Last week I heard someone use the word "z'chut" in a context I didn't quite understand. I had thought it meant "merit," as in something one deserves based upon an earned right. But it's really closer to privilege, an honor not necessarily predicated on action or position. In that sense it seems a word particularly suited to the Jewish experience. Do we merit survival, despite the odds, because of good deeds? Or are we still here thanks to divine intervention, or just luck? Google isn't the best place for answers to major existential questions, but it did lead me to this observation on the Chabad site:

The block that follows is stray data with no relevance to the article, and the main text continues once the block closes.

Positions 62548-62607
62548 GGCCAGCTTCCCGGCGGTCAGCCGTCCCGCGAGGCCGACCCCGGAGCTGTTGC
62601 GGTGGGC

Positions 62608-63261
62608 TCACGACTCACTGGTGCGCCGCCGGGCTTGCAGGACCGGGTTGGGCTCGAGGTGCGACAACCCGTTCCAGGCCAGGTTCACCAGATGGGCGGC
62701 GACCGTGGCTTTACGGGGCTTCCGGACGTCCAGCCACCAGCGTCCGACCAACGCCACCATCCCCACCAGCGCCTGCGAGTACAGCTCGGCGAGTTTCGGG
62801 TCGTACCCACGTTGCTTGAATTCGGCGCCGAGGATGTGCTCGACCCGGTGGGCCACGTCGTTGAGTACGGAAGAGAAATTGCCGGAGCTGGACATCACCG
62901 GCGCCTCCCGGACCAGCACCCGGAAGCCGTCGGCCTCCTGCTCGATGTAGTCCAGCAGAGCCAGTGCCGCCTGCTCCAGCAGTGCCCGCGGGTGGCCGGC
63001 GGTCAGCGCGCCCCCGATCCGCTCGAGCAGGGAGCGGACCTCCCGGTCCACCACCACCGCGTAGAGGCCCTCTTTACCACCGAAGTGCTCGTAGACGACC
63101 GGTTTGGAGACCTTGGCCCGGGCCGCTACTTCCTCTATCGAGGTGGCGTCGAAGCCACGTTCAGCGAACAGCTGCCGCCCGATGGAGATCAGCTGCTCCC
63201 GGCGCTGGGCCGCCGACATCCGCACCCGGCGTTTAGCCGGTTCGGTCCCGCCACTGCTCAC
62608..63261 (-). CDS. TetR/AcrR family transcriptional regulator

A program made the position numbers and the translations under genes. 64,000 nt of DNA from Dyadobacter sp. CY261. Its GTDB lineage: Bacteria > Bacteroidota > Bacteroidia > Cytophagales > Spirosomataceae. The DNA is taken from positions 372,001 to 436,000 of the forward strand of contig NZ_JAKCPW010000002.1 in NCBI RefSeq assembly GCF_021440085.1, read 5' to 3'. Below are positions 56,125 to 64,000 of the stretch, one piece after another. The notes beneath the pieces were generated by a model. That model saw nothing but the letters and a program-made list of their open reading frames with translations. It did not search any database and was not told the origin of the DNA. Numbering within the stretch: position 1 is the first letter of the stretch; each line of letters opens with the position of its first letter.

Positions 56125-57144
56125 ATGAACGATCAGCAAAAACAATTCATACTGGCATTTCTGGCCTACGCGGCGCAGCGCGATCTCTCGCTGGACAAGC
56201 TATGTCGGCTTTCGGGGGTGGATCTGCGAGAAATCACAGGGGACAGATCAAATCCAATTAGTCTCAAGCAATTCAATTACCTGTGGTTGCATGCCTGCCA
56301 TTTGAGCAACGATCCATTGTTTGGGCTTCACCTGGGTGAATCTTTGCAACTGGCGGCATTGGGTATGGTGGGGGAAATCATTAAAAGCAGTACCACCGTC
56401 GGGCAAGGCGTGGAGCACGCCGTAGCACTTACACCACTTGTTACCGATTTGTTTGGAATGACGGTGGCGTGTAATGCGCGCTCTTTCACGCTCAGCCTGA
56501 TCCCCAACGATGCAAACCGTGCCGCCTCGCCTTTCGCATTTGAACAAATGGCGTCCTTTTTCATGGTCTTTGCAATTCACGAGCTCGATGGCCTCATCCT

There is a common misconception that life is about being in the right place at the right time. In truth, how you experience life has more to do with what is happening inside you as with what is happening outside.
Like riding a roller coaster without being prepared, if you are not well-tuned to the channel of life, a symphony of miracles could come across as cacophony from the boiler room.
This is what the sages call z'chut--sometimes translated as merit. It means a refinement of the soul, so that it will be precisely on the right frequency and static-clean.
So maybe the answer is: it doesn't matter why we've triumphed or suffered. What counts is being open to learn from these experiences; therein lies the honor, the z'chut.